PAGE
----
Gladkov’s Cement is a novel depicting post civil war Russia during 1921
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The main character is a hero of the revolution by the name of Gleb Chumalov. Gleb returns to his home town where he worked as a mechanic before the war. Finding the factory he worked in devasted, and his wife distant; Gleb sets out to rebuild his life. Through Gleb’s attempt to rebuild this cement factory, and rebuild his relationship with his wife, Gladkov reveals his views of the New Economic Policy, gender, family life, women’s public participation and the bureaucratization of the Bolshevik party.
The NEP, New Economic Policy, was the restructuring of the Soviet economy to integrate elements of capitalism in order to ensure the continuation of Bolshevik power. In the novel the NEP is portrayed as a betrayal of the revolution. Various times through out the novel examples of negative effects upon the revolution are attributed to the NEP. Examples such as production of pipe lighters on the job, and petty theft from the factories are associated with the NEP. (59) Gleb, Mekhova and others viewed the NEP in the novel as an end to equality among workers, and a return to the capitalist system of Tsarist Russia.
Gleb states in reference to the NEP, “… and that will be the end of your real work. ” (188) Gladkov states, “Reaction is powerless. And isn’t the New Economic Policy reaction? Isn’t it the restoration of capitalism? ” (188) Clearly Gladkov believes that the NEP is a betrayal of the revolution and a return to capitalism. The opening of cafes and stores disgusts Mekhoval, and other revolutionaries due to its capitalist roots. The idleness supposedly created by the NEP upsets Gleb and other diligent workers. Gladkov even makes it seem like the NEP is completely unnecessary by showing the effectiveness of Gleb’s efforts to rebuild the factory.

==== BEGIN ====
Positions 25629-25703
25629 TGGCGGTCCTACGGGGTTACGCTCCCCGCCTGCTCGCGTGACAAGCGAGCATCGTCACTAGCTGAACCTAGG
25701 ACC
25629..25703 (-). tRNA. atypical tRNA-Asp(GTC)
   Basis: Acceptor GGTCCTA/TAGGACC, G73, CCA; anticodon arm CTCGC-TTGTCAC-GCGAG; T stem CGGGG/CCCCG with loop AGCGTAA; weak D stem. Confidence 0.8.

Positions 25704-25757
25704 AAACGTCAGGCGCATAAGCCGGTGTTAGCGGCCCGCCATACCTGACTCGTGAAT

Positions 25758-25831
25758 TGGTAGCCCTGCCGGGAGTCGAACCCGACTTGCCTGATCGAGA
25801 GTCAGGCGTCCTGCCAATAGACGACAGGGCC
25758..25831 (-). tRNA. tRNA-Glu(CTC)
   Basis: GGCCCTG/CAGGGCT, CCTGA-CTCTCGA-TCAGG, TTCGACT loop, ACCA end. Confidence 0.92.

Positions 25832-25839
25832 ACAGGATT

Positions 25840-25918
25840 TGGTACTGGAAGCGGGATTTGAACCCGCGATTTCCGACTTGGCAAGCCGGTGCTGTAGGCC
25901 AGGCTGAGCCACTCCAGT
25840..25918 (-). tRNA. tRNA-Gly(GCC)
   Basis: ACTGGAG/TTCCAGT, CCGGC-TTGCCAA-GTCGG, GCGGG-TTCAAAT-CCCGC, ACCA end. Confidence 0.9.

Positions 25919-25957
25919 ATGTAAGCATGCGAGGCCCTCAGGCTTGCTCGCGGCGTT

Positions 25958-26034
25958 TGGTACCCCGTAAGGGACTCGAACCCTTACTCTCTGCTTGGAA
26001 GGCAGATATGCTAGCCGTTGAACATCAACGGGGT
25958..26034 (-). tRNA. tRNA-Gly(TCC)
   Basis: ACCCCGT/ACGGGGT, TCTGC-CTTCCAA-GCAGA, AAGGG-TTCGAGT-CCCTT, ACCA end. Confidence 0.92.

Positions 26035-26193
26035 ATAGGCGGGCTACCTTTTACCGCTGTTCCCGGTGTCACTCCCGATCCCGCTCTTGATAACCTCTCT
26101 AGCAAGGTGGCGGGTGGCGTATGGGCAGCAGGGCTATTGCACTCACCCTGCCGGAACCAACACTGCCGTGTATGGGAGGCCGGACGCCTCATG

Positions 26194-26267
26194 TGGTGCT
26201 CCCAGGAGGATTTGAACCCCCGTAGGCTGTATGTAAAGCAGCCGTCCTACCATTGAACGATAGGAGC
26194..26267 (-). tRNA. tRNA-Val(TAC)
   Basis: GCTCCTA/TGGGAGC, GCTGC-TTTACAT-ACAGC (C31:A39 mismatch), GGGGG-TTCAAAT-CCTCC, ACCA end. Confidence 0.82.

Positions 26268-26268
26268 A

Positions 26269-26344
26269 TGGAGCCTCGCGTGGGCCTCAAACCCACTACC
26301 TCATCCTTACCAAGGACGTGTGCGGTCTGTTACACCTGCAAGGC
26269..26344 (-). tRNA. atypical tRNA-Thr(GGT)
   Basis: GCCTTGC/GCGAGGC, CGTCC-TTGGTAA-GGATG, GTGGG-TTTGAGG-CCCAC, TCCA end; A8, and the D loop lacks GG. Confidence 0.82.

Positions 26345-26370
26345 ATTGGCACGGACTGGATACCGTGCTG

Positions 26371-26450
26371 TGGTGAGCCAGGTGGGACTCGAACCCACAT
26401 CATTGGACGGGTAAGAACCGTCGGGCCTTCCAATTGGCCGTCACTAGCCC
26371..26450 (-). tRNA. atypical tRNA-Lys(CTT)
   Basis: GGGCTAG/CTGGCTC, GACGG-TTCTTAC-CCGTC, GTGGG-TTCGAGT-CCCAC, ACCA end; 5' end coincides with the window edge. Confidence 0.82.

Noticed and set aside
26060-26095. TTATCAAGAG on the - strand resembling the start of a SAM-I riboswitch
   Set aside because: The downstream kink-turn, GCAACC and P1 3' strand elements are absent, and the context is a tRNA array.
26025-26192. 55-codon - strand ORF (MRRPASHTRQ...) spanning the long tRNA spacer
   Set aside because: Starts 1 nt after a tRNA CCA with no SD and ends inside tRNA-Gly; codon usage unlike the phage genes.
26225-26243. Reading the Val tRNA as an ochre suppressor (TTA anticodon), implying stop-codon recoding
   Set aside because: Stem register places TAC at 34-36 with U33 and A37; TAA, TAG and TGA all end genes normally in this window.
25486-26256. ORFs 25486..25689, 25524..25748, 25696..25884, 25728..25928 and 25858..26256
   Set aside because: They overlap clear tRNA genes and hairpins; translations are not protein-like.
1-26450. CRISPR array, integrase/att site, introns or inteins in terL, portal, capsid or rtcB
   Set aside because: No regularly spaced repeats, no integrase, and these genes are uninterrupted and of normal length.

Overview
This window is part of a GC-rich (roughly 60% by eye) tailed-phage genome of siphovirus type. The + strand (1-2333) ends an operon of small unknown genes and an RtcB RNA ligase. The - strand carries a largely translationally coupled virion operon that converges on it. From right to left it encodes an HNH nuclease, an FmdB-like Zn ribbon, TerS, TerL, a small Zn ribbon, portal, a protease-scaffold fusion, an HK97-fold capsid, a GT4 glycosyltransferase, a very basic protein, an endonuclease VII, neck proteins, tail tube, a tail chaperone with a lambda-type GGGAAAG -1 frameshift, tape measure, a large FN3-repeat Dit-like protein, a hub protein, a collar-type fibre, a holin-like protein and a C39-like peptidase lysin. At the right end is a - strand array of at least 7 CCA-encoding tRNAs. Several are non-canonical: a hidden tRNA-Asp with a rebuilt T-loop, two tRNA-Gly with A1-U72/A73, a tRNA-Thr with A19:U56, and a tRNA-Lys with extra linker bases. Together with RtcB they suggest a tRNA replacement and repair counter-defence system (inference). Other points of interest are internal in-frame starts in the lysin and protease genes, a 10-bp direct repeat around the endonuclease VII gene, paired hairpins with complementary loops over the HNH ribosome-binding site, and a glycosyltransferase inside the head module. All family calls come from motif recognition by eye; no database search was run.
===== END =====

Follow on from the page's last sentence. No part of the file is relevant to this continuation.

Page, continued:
One of the characters defends the NEP on the basis of easy work and luxuries; this type of view is shown too be evil, and against the nature of the communist revolution. The NEP however, is not the main change Gleb combats. Gleb is greatly dismayed to find his wife Dasha completely detached from him when he arrives home after three years. (6) He does not understand the social changes that have occurred in his house during the revolution. Gladkov uses his character of Dasha to portray how Russian women gained a sense of individualism and independence during the war.
Gleb remarked to himself, “This force had crushed the former Dasha, and the present Dasha was bigger and finer than the old. ” (69) Working in the factories, being active in women’s groups, and maintaining the family without their husbands taught many Russian women that they did not need their husbands. (54) Dasha admits to Gleb that she cheated on him and feels no remorse. She is liberated from the obligations to serve her husband and remain loyal to him. The revolution had taught her to rely on herself, and too stand up to men as an equal.